Industrial sapphire might be your next smartphone display

BY GreenBot Staff

Published 27 Feb 2013

BARCENA—Sapphire could someday be used in some smartphone displays instead of the toughened Gorilla Glass popular today.

In this case, however, it would be man-made sapphire, not the rare blue gemstone that is taken from ground used in jewelry.

GT Advanced Technologies hopes that a new furnace it makes to produce industrial sapphire from the plentiful raw material corundum will help lower its cost enough to convince makers of smartphones ruggedized devices to switch to sapphire instead of glass. One furnace can cost between $300,000 $400,000.

Today, smartphone glass costs about $1 per diagonal inch in a smartphone, compared to $3 to $4 per inch for sapphire, said GT’s ff Nestel-tt, director of marketing communications.

From CES: Device makers look to make phones tablets more durable

That cost could drop dramatically in the next two years, as GT’s Advanced Sapphire Furnace is used to produce manufactured sapphire, he said. The furnace heats to 2200 degrees Celsius, helping to create the huge sapphire boule after 16 days of curing. The boule can then be sliced into thin display material.

Sapphire is already used in smartphone camera lenses because it is so tough, Nestel-tt said in an interview at Mobile rld Congress (M) here. In a demonstration, he tried to scratch a thin slice of sapphire mounted atop an ione 5 display with a sharp piece of concrete. After several seconds of scraping, tapping even pounding, the concrete actually flaked off into tiny particles since the sapphire cover was actually harder.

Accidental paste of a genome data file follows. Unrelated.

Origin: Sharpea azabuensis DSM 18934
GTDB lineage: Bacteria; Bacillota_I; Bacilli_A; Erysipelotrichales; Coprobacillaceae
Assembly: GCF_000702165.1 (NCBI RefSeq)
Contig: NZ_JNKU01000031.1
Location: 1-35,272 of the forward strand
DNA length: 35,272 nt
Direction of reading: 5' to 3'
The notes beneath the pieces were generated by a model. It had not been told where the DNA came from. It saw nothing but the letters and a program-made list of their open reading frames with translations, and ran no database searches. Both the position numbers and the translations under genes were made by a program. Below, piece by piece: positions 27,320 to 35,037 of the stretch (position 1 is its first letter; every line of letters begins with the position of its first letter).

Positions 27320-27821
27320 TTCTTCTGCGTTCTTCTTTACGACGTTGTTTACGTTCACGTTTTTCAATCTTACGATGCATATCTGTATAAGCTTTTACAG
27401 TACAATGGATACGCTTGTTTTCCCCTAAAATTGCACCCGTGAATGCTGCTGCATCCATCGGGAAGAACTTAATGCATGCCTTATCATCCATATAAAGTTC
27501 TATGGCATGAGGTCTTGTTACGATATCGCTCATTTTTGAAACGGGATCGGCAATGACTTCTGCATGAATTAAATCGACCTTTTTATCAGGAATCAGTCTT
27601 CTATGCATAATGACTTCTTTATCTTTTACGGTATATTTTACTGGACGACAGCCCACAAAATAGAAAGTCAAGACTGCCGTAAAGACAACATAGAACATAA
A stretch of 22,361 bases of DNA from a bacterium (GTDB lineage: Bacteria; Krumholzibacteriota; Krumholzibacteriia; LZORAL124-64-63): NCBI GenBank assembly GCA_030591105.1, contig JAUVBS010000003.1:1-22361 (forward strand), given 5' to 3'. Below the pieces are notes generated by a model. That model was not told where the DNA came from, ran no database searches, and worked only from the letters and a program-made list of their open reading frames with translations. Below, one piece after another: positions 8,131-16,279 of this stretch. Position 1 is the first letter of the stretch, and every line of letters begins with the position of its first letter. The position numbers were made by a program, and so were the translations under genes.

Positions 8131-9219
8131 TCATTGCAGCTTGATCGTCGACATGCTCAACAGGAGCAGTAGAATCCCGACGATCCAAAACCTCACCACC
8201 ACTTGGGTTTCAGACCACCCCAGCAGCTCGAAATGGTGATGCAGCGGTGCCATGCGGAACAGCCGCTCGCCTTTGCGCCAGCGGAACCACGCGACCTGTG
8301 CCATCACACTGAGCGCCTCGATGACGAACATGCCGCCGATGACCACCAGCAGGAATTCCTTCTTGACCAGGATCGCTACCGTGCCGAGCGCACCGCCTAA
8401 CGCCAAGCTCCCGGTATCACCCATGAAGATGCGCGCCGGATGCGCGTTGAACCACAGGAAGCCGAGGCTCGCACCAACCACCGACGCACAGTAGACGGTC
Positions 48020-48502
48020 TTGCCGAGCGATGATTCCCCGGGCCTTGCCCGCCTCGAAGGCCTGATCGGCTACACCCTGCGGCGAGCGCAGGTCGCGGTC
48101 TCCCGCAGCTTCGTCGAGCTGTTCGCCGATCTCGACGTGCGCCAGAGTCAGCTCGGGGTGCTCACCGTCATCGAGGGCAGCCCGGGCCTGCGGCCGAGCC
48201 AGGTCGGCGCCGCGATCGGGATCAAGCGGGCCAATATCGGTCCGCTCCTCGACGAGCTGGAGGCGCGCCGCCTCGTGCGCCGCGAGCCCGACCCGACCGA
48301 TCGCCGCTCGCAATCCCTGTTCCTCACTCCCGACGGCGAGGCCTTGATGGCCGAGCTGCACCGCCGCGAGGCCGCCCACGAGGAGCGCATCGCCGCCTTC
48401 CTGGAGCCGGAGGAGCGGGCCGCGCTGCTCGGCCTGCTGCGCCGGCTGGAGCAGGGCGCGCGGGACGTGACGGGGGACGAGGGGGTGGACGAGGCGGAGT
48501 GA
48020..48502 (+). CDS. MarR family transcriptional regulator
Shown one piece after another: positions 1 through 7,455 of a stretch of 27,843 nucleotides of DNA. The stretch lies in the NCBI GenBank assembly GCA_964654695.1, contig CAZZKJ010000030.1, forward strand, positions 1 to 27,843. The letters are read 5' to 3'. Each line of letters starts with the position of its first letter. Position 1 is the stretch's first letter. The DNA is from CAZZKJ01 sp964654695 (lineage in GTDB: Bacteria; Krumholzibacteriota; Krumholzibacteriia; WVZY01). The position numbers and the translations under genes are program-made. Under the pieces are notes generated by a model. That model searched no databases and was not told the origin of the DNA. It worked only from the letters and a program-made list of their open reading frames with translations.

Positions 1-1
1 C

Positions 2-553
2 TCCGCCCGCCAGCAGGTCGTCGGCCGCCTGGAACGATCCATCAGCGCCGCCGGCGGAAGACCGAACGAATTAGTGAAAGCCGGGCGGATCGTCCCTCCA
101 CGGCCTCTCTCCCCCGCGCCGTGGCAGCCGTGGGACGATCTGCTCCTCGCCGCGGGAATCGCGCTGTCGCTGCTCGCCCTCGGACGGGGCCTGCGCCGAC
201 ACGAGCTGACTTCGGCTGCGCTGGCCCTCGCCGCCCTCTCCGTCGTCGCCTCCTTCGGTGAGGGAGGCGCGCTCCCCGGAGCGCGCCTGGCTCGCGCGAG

Sapphire is the second hardest material in the world behind diamond, is harder than glass. On the Mohs mineral hardness scale, diamond gets a 10, sapphire a 9 glass (made from quartz) a 7.

Nestel-tt also showed how his concrete rock left a pretty significant scratch on a separate display made of toughened glass. The problem with too many scratches on a smartphone display is that they can weaken the display, eventually breaking it up entirely when dropped.

Sapphire also offers optical purity is used to produce chips used in D lights, GT officials said.

GT is just starting its campaign to promote the furnace, Nestel-tt said. “The cost has come down to a point that we feel there’s a broader opportunity to take sapphire to new market opportunities for device covers touchscreens,” he said.